From 'Fanning the Embers', published 1971, Range Rider Reps, Miles City, Montana
By Estelle Baker
My father, William A. (Billy) Broadbent came to Billings, Mont. from Nebraska in the spring of 1889. His brother Edward had been here for some years and influenced my father to come to Montana.
Uncle Edward had a band of sheep, about 3,000, in the Billings area, my father was the herder. Years later he told me that he had bedded sheep for several weeks on what is now The Midland Empire Fair grounds. Later they moved them up on the bench land and in the fall they trailed them to Taylor Creek (Big Dry Country) north of Miles City where Uncle Edward had established a ranch site. Here the two brothers engaged in sheep raising. After two years, Edward decided to leave and my father bought his share of the property. Building up a ranch from scratch seems to have been a challenge that my father enjoyed.
There was one occurrence which my father recounted to me just once: One summer a young man from Boston came to the ranch eager to experience rough and ready life of the west. He was likeable and useful and it was agreed that he would stay all winter. He talked so much about Boston that he was given, not unkindly, the nickname of Boston. In late November, my father and Boston went deer hunting. Father took his rifle and walked to where he would find deer. Boston had a shotgun and said he would try for a rabbit. Father warned him not to go farther than shouting distance from the wagon. Father returned to the wagon to go pick up his deer, Boston was not there, he shouted several times and fired his rifle, but got no response. After picking up his deer he shouted again and fired his rifle many times to bring him in. He then decided that he had gone home, but Boston was not there. A fog was moving in and it turned to snow. The weather turned very cold and kept snowing. All hands turned out to find Boston. One man went to the LU bar to enlist help. Boston was found dead just a quarter of a mile from safety. He still had the shotgun, but it had not been fired. He had walked ten miles, lost his directions and became completely bewildered by the storm. My father was terribly upset; he felt responsible -- even though Boston was as old as he was, he wasn't experienced. One of the men and my father made the trip to town to report the death and contact Boston's family. While making this trip to town another blizzard came up when they were about halfway. They unhooked the horses and tied them to the wagon and removed the tarp from their bed. Then they fastened it around their wagon on the windy sides and crawled underneath. Here they stayed for two days and nights in sub-zero weather with no food and no fire. The horses had one feeding of oats and he said, "Those poor brutes had to stand tied and take that storm, there was nothing we could do for them." He said, "I was lucky I had my pipe to keep my nose warm."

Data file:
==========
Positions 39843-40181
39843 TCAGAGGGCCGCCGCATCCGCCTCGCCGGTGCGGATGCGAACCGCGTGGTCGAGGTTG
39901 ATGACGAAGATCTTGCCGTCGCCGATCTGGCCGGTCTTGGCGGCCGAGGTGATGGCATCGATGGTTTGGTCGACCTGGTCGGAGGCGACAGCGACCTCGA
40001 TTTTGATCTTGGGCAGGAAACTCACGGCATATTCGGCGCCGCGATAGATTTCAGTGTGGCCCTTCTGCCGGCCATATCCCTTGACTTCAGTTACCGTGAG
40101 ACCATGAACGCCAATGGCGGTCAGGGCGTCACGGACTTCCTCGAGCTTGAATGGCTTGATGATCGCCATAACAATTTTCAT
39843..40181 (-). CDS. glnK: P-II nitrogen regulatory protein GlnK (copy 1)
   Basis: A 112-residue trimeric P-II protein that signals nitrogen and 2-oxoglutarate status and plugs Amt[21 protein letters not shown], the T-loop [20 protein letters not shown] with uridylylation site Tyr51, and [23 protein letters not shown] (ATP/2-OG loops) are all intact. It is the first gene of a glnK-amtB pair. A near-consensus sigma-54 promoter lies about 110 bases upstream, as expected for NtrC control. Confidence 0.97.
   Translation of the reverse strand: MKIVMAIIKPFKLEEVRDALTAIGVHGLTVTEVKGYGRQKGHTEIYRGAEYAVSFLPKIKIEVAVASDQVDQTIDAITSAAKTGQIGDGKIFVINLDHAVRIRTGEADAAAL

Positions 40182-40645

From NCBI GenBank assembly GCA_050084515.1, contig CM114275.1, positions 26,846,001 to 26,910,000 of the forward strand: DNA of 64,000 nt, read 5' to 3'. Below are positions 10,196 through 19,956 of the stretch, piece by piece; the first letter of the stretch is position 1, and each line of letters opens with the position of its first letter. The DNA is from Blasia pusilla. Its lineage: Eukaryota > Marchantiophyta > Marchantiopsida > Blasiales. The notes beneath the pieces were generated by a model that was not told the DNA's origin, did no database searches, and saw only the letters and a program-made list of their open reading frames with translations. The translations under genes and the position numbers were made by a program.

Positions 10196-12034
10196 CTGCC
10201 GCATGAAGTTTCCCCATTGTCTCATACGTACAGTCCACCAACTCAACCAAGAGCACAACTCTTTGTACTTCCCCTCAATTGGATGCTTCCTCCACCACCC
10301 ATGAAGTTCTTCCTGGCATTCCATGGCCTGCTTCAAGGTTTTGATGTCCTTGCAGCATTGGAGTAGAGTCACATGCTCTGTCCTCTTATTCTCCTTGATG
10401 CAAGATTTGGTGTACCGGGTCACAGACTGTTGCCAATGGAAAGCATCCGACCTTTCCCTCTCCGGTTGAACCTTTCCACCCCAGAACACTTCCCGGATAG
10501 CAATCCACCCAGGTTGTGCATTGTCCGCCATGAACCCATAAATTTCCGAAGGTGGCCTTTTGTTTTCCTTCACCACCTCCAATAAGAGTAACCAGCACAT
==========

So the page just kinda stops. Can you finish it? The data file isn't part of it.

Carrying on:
On Oct. 1, 1896, William Broadbent and Cora Lansing Peacock, a widow with two small daughters, were married. The family made their home on the ranch where I was born in July, 1897. My father ranched on the northside until 1906, when he moved to Rosebud County, now Treasure County. Here he ranched for many years. In 1925, my parents and their two youngest children moved to Whitehall, Mont. where they lived until my father's death in 1940. My mother died at the home of a daughter in Huntley, Mont., Dec. 5, 1947.
There were eight daughters and one son in the William Broadbent family. Two daughters passed away many years ago, one daughter lives in Wyoming, one in Seattle, Wash., one in Medford, Ore. The son lives near Salem, Ore. Three daughters remain in Montana, one at Lewistown, two, including myself, (Mrs. A. W. Baker) at Forsyth.